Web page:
In 2006 at the Creativity World Forum held in the gorgeous medieval trading town of Ghent in Belgium, I met Maarten Leyts, CEO and founder of the amazing “Trendwolves” company that specializes in researching European youth needs, desires and trends, and publishes an annual report called on the key insights and statistics. Maarten will be speaking at Youthwatching 09, and on this sit you can see a 60 second clip of the current key insights.
One of the biggest trends supported by this research is how young people are formally “befriending” brands and adding them like their regular friends to their social networks in Twitter , Facebook and MySpace. Zappos would have to be an outstanding example of this as represented by the very socially-active CEO, Tony Hsieh who tweets under the profile of @zappos on Twitter. ( I also met Tony at Business Innovation Factory 4 in Providence earlier this year and he works very hard at building a friend brand, and is deserving of these accolades)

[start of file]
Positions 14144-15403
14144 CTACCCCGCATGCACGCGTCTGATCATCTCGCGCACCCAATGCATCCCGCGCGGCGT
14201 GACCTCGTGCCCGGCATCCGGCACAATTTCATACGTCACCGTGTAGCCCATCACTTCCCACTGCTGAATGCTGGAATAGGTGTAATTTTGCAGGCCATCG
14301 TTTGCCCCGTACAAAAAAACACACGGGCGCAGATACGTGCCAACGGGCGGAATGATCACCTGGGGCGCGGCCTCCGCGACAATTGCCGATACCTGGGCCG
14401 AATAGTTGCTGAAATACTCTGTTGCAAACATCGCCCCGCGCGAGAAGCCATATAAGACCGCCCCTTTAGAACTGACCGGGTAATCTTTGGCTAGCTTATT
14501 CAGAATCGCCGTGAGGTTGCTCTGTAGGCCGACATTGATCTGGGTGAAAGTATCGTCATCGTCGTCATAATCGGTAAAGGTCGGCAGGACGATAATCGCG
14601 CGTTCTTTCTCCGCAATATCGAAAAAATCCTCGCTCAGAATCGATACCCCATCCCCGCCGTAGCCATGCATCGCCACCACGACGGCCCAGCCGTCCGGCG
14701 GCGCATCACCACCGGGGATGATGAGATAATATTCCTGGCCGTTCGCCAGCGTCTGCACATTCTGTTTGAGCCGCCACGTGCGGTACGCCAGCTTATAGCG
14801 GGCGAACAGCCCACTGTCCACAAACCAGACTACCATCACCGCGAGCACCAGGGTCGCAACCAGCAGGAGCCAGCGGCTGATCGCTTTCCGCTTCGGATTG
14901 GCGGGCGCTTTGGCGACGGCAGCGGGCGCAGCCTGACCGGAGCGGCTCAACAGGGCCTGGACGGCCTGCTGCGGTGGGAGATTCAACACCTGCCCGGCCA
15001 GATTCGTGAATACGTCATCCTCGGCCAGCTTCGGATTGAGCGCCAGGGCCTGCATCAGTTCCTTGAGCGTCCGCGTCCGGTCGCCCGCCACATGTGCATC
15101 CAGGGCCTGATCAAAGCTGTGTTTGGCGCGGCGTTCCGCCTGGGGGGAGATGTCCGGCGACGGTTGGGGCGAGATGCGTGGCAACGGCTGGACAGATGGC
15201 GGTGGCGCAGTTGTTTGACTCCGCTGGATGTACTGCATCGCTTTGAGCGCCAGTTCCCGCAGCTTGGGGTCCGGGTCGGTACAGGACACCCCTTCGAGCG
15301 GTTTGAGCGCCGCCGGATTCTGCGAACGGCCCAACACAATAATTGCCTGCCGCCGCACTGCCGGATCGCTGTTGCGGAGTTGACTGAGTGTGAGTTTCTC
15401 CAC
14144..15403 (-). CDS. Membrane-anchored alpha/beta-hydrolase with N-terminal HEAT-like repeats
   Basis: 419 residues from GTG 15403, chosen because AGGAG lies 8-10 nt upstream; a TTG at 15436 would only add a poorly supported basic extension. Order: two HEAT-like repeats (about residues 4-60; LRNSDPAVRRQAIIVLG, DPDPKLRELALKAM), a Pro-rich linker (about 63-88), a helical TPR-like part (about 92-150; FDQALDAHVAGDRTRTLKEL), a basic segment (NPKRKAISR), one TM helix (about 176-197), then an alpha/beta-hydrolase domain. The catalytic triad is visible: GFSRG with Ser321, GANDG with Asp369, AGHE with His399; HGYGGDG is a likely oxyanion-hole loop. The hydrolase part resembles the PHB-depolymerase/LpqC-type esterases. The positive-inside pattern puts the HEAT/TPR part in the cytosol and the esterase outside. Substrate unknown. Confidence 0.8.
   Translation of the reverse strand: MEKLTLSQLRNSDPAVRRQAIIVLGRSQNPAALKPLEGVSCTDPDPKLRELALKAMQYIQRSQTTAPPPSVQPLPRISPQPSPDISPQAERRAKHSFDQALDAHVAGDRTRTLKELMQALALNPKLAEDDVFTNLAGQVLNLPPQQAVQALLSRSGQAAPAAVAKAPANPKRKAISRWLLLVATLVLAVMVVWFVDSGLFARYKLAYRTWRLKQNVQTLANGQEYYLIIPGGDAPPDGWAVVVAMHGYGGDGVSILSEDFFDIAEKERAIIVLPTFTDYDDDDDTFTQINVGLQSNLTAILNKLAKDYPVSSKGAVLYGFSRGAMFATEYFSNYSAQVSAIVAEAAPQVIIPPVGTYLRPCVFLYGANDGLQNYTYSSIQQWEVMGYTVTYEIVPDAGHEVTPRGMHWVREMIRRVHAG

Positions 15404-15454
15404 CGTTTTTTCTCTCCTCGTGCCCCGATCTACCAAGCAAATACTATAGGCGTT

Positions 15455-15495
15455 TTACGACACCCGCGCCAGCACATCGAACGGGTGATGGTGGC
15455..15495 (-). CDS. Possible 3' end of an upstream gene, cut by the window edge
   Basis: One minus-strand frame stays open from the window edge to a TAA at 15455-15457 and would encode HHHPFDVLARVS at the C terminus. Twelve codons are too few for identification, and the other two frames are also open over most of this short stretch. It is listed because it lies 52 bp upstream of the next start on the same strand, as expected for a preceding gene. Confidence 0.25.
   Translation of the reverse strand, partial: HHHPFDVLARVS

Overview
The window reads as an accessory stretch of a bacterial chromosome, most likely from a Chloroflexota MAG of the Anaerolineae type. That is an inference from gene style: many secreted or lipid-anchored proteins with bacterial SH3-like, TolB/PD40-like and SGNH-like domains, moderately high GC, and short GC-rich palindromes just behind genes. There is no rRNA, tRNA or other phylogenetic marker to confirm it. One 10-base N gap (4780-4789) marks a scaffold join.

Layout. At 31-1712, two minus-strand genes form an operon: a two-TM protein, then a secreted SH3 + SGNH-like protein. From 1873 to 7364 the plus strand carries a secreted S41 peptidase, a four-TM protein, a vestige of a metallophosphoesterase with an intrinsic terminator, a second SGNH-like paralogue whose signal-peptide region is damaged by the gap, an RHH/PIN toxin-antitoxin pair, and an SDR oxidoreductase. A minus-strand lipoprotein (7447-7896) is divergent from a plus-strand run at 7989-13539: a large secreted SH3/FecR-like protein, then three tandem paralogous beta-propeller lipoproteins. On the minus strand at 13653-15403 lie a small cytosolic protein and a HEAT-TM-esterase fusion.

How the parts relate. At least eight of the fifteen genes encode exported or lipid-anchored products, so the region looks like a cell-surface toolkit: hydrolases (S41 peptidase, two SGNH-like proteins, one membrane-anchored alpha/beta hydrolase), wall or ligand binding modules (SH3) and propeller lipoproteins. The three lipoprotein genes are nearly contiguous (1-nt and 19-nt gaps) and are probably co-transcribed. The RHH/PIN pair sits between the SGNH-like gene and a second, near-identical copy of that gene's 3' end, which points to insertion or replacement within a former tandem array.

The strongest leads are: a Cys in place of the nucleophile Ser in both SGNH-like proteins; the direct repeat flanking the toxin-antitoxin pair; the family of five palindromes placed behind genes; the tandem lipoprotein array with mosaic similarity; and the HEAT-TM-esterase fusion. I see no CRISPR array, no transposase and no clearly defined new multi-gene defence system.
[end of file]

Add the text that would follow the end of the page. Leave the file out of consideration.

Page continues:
Having grown up in another era where I’d rather be dead than be seen in a branded anything ( and to this day, I am a lone salmon who hates the trends of the masses, enjoying being counter-culture instead), I find this phenomenon very interesting and can see huge business value in it. For one, having people befriend you vs your main competitor would be enormously useful for consumer insights and behaviours, loyalty and so on.
I am really interested to learn more about this subject, particularly to see how financial services companies are benefitting from it. Many financial services institutions dont actively target the youth market because its supposedly not highly profitable, but I have a hunch its a long-term play and a “capture the hearts and minds” strategy, and when these people accumulate wealth, you will retain them – or will they?
Would love to hear any perspectives you might have based on real world results as opposed to hunches? Who in Australia does this well…or does it at all? Who is our equivalent of Youthwatching…or are we simply too small a market?